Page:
When discussing yesterday the ongoing devastation of one-time investing "legend" Neil Woodford, and the accelerating liquidation of stocks across his various investment vehicles to meet the surge in redemptions across fund that still have yet to be gated, we quoted Justine Fearns, a manager at Chase de Vere, who said that “considering all of the negative publicity surrounding Woodford, the fund [Income Focus] will probably, rightly or wrongly, be tarred with the same brush as the Equity Income fund,” adding that she expected outflows from Woodford's Income Focus to continue.
We then added that "the only question is when this next fund will itself be permanently gated, as will Woodford's career in the asset management industry."
24 hours later we may have the answer.
According to the FT reports, on Thursday, Neil Woodford lost his last remaining large client, sending his AUM plunging to just £5 billion, roughly half where it was just days earlier as the advisory network Openwork withdrew its support from Britain’t best-known fund manager on Thursday, replacing Woodford on a £330 million mandate.
The relentless - and now terminal - exodus of funds is the latest in a series of "devastating blows" that have decimated the once legendary manager’s assets under management in the past week, following his decision to block trading in Woodford Equity Income, his flagship fund, trapping £3.7 billion of investors’ money.
Openwork’s decision came just one day after we reported that wealth manager St James’s Place pulled a whopping £3.5bn from Mr Woodford, wiping out 40% of the manager’s assets under management. In retrospect, the move was prudent as it wasn't caught be the imminent gating that will befall any remaining Woodford investors.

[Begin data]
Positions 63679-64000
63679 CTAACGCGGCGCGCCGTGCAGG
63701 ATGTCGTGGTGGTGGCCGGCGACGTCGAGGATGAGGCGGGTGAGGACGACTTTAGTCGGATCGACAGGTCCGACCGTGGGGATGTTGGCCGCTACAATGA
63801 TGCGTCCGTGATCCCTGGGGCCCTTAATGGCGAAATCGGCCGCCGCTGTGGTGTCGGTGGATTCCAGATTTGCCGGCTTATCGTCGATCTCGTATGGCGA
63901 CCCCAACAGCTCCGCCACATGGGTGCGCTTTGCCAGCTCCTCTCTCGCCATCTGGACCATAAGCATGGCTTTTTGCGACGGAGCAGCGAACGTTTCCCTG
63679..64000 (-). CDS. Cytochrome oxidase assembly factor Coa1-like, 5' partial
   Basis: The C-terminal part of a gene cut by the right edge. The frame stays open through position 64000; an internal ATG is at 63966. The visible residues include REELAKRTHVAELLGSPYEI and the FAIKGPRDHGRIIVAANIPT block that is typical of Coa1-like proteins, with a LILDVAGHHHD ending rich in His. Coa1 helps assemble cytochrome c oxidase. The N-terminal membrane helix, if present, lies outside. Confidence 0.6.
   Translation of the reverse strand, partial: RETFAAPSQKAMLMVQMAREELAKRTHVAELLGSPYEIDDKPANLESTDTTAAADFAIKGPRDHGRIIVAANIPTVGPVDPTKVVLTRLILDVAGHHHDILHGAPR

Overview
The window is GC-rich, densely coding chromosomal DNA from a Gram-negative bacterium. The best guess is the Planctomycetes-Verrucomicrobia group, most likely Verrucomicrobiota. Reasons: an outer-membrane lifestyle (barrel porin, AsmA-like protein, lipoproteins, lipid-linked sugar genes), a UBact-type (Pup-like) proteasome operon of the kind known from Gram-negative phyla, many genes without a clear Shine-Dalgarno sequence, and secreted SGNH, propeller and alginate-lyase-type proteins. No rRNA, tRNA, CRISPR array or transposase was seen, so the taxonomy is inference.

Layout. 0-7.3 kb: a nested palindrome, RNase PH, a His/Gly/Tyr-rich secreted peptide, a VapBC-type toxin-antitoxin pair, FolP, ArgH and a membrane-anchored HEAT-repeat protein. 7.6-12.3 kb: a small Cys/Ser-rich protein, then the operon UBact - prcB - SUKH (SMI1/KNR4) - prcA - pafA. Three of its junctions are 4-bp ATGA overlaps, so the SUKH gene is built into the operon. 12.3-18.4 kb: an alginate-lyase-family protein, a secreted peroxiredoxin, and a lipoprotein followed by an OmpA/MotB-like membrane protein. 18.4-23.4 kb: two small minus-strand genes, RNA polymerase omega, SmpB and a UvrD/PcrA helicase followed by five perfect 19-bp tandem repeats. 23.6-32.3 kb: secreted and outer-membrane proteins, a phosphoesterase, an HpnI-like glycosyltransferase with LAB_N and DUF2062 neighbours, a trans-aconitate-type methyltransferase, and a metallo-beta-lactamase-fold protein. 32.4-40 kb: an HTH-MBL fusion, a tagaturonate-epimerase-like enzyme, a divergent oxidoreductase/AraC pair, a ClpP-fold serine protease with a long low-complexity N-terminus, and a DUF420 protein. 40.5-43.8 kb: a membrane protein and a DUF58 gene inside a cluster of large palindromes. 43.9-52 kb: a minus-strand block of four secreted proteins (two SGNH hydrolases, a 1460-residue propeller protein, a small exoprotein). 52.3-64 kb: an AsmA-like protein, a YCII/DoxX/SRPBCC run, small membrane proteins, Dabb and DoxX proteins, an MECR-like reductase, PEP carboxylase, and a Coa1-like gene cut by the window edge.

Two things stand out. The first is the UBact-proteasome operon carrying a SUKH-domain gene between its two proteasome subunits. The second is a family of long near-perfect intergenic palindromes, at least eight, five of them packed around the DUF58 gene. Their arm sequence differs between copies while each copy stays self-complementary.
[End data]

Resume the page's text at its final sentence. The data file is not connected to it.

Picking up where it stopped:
According to the FT, Woodford managed the £330m Omnis Income and Growth fund on behalf of Openwork, a network of more than 2,000 financial advisers. But what is worse is that even aside from the recent gating shock, the fund had already lost 25.3% in value in the past 12 months compared to a 3% drop in UK stocks.
OPenwork's wealth and platform director, Mike Morrow, said: “We have been working hard with the Omnis Investment Team [Openwork’s specialist investment company] over recent months to ensure that the Omnis Income and Growth fund is delivering to its mandate and have the utmost confidence in the value of portfolio and the underlying investments within it.”
Woodford's spectacular implosion began on Friday when Kent County Council pension fund voted unanimously to withdraw a £263m mandate from his company. His funds were also cut from the influential Hargreaves Lansdown list of recommended funds, which account for a large portion of the funds’ assets.
And as the onslaught of redemption requests continues, Woodford Investment Management has been liquidating most if not all of its underperforming, illiquid investments as follows:
- NewRiver REIT to 15.61% from 20.60%
- Purplebricks to 21.51% from 23.87%
- Kier Group to 15.87% from 20.01%
- Provident Financial to 18.43% from 23.44%
- Watkin Jones to less than 5% from 9.19%
- Card Factory to less than 5%
- e-Therapeutics to 14.11% from 17.89%
We expect Woodford's holdings in all of these names to hit 0% in very short notice.
Demonstrating just how fleeting is the glory of "investment giants", in a video posted on Tuesday night, Woodford appealed to investors not to abandon the Income Focus fund. “It doesn’t have any exposure to illiquid or unquoted securities and consequently isn’t exposed to the same issues that the Woodford Equity Income fund is,” he said. “And it’s positioned, I believe, for the economic and market environment that we’re likely to see over the medium and long term.”
Alas, as of this moment nobody believes Woodford, and what we are observing is a "terminal run on the fund."
Which also means that the last remaining question, the one posed by Bill Blain this morning, whether Woodford's collapse will be a "systemic moment" for the fund management industry, will be answered shortly.